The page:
The firm accepts it has violated emissions rules in the US and although they are removing software in European vehicles, they dispute that they have broken EU law.

But the German multinational is now  facing a lawsuit from thousands of motorists.

Damon Parker, the lawyer leading the case at firm Harcus Sinclair told Unearthed: “VW’s claim not to have broken European emissions legislation is comically inconsistent with its recall of 1.2 million affected vehicles in the UK. If there was no problem, why go to such extreme lengths?”

Read more: Thousands of UK drivers seek claim against Volkswagen

Florent Grelier, clean vehicles engineer at think-tank Transport and Environment, who analysed the documents, said: “Consumers don’t care about laboratory tests. They care about what happens on the road and these documents show that under certain conditions VW continued to turn down or turn off technology designed to cut toxic NOx emissions.

“The current flawed car approval system… continues to protect the interests of the car industry instead of the public’s health.”

Government inaction

The news comes as the government is set to go back to court over its failure to take adequate action to address illegal nitrogen dioxide levels in the UK.

The government is also facing a legal dispute with the EU for failing to take appropriate action to hold VW to account over the scandal.

While in the US the world’s biggest car company has faced a criminal investigation and has been forced to pay out billions to consumers, in the UK there have been neither payouts or legal action.

The UK government has supported the fix, which – for most vehicles in the UK – has been approved by German regulators. UK transport minister John Hayes said in April that he is calling on VW to offer a compensation package to UK consumers.

But the Competition and Markets Authority dropped an investigation into the firm.

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VW’s statement in full:

“The technical measures, which the Volkswagen Group is applying to vehicles affected by the NOx issue, are designed to ensure that there can be no question that those vehicles complied with the relevant legislation. Whilst we do not accept that the vehicles in question breached the legislation, we recognised that our customers did not expect our vehicles to behave in the manner that they did.  As a result, we have designed technical measures which affected UK customers can elect to have implemented in their vehicles.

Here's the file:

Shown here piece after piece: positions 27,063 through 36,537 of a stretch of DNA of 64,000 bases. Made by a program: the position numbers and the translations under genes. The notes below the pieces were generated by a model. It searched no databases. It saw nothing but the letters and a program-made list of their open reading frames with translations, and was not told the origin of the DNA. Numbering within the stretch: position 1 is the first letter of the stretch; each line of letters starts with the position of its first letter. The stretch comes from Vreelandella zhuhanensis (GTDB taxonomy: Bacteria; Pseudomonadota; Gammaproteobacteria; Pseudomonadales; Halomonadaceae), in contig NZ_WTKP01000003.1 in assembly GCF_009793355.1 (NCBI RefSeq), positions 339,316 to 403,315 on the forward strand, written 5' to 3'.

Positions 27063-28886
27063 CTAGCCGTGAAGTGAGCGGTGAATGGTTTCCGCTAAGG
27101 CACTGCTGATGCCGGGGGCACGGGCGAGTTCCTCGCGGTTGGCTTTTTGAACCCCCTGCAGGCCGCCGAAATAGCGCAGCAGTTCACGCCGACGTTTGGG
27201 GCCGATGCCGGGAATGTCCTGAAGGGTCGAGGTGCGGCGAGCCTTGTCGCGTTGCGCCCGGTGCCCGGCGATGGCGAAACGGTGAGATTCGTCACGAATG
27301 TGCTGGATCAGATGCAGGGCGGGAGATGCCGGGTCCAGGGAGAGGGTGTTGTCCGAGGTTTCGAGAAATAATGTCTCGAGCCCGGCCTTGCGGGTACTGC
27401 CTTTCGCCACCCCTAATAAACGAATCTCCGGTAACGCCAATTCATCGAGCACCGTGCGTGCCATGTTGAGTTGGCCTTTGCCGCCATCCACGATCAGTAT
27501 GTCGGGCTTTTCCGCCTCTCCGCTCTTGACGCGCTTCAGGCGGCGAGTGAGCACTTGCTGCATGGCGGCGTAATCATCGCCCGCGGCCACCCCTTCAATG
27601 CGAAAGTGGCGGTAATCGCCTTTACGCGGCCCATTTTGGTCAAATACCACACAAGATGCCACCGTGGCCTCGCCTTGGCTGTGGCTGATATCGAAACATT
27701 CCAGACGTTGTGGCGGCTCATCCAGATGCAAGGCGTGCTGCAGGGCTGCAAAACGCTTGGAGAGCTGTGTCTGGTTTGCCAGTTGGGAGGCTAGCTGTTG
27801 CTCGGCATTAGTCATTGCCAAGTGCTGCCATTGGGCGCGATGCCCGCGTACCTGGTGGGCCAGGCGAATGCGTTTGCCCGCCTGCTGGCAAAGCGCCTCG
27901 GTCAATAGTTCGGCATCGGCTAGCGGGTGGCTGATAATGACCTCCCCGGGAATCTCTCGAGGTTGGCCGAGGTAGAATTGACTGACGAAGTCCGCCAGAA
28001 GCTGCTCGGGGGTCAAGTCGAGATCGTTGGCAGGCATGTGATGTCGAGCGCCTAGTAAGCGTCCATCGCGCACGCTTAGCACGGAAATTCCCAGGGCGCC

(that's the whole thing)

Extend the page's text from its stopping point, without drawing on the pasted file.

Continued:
However, to be clear, the legislation in question set out limit values for NOx in laboratory testing conditions based on the NEDC cycle. That legislation did not prescribe NOx limits out on the road. The emissions figures that are published for each vehicle are therefore obtained under standardised test conditions using a representative model.  These values were intended to allow a direct comparison between different models from different manufacturers, but do not represent the actual emissions achieved in real world driving conditions. That fact has long been known and is a consequence of the fact that real world emissions will depend on a number of factors, including mileage, journey type, driving style and environmental conditions. This is the case for all vehicles, regardless of the NOx issue and regardless of the technical measures. The deficiencies in the legislation are well understood, and we support moves to develop a legislative testing regime that is more representative of real world driving conditions.

That noted, the technical measures developed by Volkswagen AG take advantage of advances in diesel combustion technology that were not available at the time the affected vehicles were manufactured.  As a result, we anticipate that NOx emissions out on the road may decrease. However, this will depend upon a range of factors, including those noted above, and was neither legally required nor what the technical measures were expected to address.  Further, data published by the UK’s Department for Transport ((who tested a range of manufacturers’ vehicles including Volkswagen Group vehicles (both affected and not affected by the NOx issue)) indicates that VolkswagenGroup vehicles perform favourably out on the road in terms of real world NOx emissions when compared with other manufacturers’ vehicles.”  

“We do not manipulate technology designed to reduce NOx emissions in the real world after the fix”.